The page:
Our Artist Spotlight series continues with Annie Cattrell, who is currently to be found exhibiting in the Saatchi Gallery's inspiring celebration of female sculpture: IF NOT NOW, WHEN?

Annie's practice is often informed by working with specialists in neuroscience, meteorology, engineering, psychiatry and the history of science. She is particularly interested in the parallels and connections in art, science and the poetic, and - as well as exhibiting her work around the world - is also Lead Artist for UCL’s new centre for the treatment of neuro-degenerative diseases in central London, and a tutor at the Royal College of Art since 2000.

Your work is being exhibited in Saatchi Gallery’s exhibition IF NOT NOW, WHEN? Can you tell us what to expect from your involvement?

‘ Capacity’ is a wall mounted sculpture and based on observations I made while looking at corrosion casts of human lungs. These specimens are in the collection of the Hunterian Museum at the Royal College of Surgeons of England. Capacity was partly shaped by blowing and breathing into molten glass to form the organ of air. Therefore, the method of sculptural making reinforces the permeability and symbiotic way in which our bodies and the environment we all live in co-exist.

What inspires you?

I have always been inspired by immersive experiences that cannot be ‘switched off’, which are in essence 360 degrees, such as climbing mountains or conversely watching brain surgery. It is the phenomenological observations I can make while in these intense situations of the place, spaces, sounds and context, which then amplifies my awareness and expands and distils the experience into ideas, thoughts and informs decision-making later in the studio.

For example, as part of the Sky Art Landmark series, I cast the rock topography at Siccar Point on the South East promontory coastline of the Scottish Borders. This geologically significant rock formation is the locus where James Hutton (the ‘father of modern geology’ and author of Theory of the Earth in 1788) observed that the world was, in fact, far older than was previously understood at that time, through the general belief in Creationism. He said: "that we find no vestige of a beginning, no prospect of an end." This quote seems to embody his understanding of deep time and time before human existence.

Additionally, while working as Lead Artist at UCL’s new centre for the treatment and research into neuro-degenerative diseases, I visited their brain bank in central London. It was extraordinary and profoundly moving to observe the highly skilled and systematic work that happens there in the quest to identify the causes of neurological illnesses.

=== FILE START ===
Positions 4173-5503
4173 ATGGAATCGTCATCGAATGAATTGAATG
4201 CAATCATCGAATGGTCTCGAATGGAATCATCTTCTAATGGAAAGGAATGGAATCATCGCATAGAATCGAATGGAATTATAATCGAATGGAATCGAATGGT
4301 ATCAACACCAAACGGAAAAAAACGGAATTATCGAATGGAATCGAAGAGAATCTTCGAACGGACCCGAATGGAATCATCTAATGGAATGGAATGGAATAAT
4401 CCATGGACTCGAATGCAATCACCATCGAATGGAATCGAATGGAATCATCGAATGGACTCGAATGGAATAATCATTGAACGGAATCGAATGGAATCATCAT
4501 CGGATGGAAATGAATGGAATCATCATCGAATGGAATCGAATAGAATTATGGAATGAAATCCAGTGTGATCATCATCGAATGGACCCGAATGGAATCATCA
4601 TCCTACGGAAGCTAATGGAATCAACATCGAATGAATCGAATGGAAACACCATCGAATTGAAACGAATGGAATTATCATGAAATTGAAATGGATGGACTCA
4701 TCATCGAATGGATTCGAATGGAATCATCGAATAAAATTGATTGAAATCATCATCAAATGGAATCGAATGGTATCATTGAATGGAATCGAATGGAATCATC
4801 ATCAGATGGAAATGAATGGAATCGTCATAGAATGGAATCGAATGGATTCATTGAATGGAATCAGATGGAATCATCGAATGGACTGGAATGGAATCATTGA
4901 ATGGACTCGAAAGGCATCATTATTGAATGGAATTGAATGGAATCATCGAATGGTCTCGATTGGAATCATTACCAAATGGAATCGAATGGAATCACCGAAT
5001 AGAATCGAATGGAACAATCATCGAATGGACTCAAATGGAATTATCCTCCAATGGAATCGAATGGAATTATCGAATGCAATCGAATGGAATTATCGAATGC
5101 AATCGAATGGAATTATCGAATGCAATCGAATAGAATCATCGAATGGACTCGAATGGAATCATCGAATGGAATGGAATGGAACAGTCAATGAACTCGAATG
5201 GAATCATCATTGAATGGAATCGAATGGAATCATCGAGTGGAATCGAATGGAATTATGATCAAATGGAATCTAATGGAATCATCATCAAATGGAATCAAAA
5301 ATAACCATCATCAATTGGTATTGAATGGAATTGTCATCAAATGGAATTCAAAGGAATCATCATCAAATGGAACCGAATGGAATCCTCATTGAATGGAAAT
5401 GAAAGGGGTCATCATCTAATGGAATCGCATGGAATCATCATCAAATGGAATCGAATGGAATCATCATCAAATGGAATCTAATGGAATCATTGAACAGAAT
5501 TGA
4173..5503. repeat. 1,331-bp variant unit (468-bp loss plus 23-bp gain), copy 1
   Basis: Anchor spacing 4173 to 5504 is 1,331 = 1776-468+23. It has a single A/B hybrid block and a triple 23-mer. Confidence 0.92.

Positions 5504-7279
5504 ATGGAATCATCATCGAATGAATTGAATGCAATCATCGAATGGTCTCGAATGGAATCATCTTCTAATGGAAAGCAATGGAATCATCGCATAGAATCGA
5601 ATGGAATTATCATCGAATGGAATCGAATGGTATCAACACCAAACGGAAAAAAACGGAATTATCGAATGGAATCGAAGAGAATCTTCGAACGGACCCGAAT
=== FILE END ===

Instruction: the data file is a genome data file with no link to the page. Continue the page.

It is this primary research and attention to listing and hearing, seeing and understanding that inspires me most.

Are there any other objects or artworks you’re particularly looking forward to seeing during the exhibition?

I was fortunate to see IF NOT NOW, WHEN? when it was first shown at the Hepworth Gallery earlier this year. So it is fascinating to see how this iteration of the exhibition looks and is curated in the splendid and very different Saatchi Gallery spaces.

What trends do you see emerging in the arts in 2024?

I notice current major exhibitions are reflecting upon many issues that were previously marginalised or overlooked. At ground level there appears to be a rethinking of materiality and making, perhaps in counterbalance to digital. Also, the sustainability of resources, which means that there is clear attention to being resourceful and inventive.

The complexity of the politics of now will undoubtedly inform what we all see expressed in 2024, whether as a direct reflection or potentially as the beginnings of hopefulness for what really matters.

If you weren't an artist, you'd be...

A medic.

Other than a phone and keys, what's the one item you always have on you?


How do you relax when you're not working?

Scouring charity shops and car boots.

What's your favourite-ever piece of art [either that you own or wished you owned]?

Richard Wilson’s ’20:50’ and/or ‘Turning the Place Over’.

How will you be celebrating Christmas this year?

I will hopefully be climbing a mountain and then swimming in the very cold sea. Depending on the weather, it might be the other way around!

And finally, what's your favourite festive tradition?

Enjoying the solstice and as Margaret Atwood writes:

“...This is the solstice, the still point
of the sun, its cusp and midnight,
the year’s threshold
and unlocking, where the past
lets go of and becomes the future;
the place of caught breath, the door
of a vanished house left ajar...”

Margaret Atwood,
Eating Fire : Selected Poetry, 1965-95

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